The center of the space itself is dominated by a wooden contraption, a “breathing” machine-sculpture – part Victorian-industrial fantasy, part There Will Be Blood oil drill – that Kentridge explains was inspired by a description in Charles Dickens’s Hard Times of a factory machine “[moving] monotonously up and down, like the head of an elephant in a state of melancholy madness.”

The installation’s title – it reminds me of a moralizing Baroque drama – meanwhile draws together reflections on the collision between “progress” and colonialism, automation, and the physics of time in the early 20th century. From the accompanying text:

Kentridge’s recent interest in the nature of time was given focus through the work of Peter Galison, a Harvard-based historian of science. Galison studied a 1905 paper on relativity in which Albert Einstein hypothesized that, due to the delay in signals relayed via telegraph wire, peripheral railway stations synchronized on a centralized clock were forever fated to operate seconds behind schedule.

Einstein’s nascent theories about the relativity of time converged with French mathematician Henri Poincaré’s development, as president of the Bureau des Longitudes, of global time zone maps at the dawn of the twentieth century. Both scientists faced the radical idea, in a newly industrialized and interconnected world, that time is not absolute but relative and resistant to control.


On the occasion of the opening in Kassel, Margaret K. Koerner published an interview with William Kentridge and Peter Galison. Kentridge explains how the work is linked to his recent Norton Lectures at Harvard:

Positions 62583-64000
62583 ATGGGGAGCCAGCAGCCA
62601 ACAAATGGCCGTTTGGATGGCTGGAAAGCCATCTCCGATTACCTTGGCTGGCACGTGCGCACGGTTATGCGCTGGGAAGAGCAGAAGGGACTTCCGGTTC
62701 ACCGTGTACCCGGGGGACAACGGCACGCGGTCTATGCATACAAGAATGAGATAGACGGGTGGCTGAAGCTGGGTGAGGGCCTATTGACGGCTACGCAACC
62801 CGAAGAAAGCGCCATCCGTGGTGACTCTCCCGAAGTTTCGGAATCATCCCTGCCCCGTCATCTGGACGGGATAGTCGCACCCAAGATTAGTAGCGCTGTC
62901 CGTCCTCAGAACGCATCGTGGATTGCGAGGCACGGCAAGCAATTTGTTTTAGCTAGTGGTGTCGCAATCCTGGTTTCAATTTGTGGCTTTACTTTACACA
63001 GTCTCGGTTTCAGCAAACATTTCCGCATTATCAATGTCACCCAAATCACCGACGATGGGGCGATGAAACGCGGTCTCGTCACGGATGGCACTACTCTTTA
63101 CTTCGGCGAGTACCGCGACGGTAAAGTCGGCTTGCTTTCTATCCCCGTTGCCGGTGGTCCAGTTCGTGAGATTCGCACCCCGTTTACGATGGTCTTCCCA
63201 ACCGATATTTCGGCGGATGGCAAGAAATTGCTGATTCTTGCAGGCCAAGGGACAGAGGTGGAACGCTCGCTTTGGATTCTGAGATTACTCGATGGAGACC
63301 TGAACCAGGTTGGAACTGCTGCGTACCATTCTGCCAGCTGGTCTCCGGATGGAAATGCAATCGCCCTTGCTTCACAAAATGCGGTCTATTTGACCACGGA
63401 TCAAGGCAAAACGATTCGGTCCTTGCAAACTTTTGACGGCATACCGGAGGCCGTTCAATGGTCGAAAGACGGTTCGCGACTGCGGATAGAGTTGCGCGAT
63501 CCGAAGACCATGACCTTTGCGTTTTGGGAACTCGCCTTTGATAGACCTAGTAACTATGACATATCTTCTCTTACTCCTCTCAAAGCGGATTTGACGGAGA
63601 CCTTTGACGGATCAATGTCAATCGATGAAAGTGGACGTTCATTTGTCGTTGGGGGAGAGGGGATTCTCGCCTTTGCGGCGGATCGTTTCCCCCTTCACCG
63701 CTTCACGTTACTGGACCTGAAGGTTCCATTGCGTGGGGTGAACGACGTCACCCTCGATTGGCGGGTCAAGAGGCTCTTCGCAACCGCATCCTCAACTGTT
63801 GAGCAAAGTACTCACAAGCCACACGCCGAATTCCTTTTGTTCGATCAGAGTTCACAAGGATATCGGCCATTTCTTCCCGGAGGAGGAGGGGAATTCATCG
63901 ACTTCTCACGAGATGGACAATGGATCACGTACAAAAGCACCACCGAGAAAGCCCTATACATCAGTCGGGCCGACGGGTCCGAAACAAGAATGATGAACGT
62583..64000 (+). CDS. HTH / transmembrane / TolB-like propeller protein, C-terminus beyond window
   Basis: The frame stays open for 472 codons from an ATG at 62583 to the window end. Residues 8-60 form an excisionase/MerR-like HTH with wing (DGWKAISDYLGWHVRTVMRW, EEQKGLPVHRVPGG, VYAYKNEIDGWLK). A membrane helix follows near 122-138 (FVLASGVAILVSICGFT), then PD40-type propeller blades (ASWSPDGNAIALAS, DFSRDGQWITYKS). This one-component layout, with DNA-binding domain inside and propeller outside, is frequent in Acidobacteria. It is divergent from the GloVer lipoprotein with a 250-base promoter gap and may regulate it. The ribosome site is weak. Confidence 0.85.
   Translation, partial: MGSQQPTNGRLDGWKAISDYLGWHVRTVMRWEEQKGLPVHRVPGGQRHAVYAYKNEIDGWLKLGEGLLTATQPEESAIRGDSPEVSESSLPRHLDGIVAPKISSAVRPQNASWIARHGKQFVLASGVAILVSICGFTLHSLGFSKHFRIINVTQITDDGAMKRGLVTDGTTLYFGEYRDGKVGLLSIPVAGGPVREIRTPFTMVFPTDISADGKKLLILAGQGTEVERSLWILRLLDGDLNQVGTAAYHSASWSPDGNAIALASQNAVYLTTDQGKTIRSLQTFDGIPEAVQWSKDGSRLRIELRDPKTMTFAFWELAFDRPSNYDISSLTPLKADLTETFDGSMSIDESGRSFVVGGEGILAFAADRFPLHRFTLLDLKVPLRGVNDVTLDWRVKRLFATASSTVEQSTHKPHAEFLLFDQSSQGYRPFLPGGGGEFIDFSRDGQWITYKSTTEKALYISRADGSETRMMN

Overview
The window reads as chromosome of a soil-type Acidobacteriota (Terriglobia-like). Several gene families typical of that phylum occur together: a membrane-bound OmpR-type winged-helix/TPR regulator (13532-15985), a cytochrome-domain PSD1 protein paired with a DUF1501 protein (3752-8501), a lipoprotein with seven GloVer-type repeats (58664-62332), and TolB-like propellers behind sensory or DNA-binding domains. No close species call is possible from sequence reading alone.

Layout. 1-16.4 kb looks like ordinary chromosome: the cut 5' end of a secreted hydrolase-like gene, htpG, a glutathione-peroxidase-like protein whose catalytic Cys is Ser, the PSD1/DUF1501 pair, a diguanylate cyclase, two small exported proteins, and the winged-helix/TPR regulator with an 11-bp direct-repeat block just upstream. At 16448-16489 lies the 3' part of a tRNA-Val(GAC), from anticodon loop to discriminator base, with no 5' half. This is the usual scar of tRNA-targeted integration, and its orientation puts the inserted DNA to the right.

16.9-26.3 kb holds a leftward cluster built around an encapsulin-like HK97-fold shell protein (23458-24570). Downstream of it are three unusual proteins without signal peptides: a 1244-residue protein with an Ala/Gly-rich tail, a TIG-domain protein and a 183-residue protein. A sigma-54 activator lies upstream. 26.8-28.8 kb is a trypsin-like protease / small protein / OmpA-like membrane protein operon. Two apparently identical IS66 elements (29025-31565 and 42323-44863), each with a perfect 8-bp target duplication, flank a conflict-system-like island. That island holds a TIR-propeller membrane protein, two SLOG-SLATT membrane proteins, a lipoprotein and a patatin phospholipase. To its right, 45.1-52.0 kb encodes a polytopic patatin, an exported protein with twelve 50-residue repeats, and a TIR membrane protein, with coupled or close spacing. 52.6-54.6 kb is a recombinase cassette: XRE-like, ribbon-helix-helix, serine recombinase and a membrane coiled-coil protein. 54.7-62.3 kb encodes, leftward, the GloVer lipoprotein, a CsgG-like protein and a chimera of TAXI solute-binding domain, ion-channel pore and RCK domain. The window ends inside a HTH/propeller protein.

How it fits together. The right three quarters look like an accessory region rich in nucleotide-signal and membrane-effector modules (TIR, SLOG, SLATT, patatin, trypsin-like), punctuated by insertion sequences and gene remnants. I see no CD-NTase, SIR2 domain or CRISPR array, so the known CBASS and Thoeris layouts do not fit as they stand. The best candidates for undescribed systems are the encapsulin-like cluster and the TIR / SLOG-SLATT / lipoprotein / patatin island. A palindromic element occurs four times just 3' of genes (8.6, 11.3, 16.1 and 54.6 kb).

The sixth Norton lecture took the process of making “The Refusal of Time” as an example of what the lectures had been talking about: of thinking through material, of allowing the impulses of an image or a piece of work to hold sway and see where they led. Live music was allowed to come into the lecture form at the end of the sixth lecture. The lectures, which started with Plato, end with a black hole. Even though we weren’t starting with Plato in “The Refusal of Time,” the shadow procession came back as well, and it also ends with a black hole…. The image you see at the end, those white holes going down and down, that’s the roll from a player piano. It is both music and information….

[“The Refusal of Time”] starts with: Is a black hole the end of time? As Peter [Galison] was saying, that is one of the questions that physicists consider. But as soon as you say, right, let’s start having things disappear into a black hole, it is an immediate jump to that being, as it were, a metaphorical description of death. Is any trace left when you are gone? Is there any information, attributes of you that still float around the edge? So it is both from the psychological, or the lived sense of, what is the balance between the finality of death and the continuation of attributes of people afterward?

Filed under: art exhibition, film, social criticism, video art, visual art

Reflections on Shadow

Anne Schwanewilms as the Empress, Torsten Kerl as the Emperor, and Scott Weber as the Falcon; photo by Ken Howard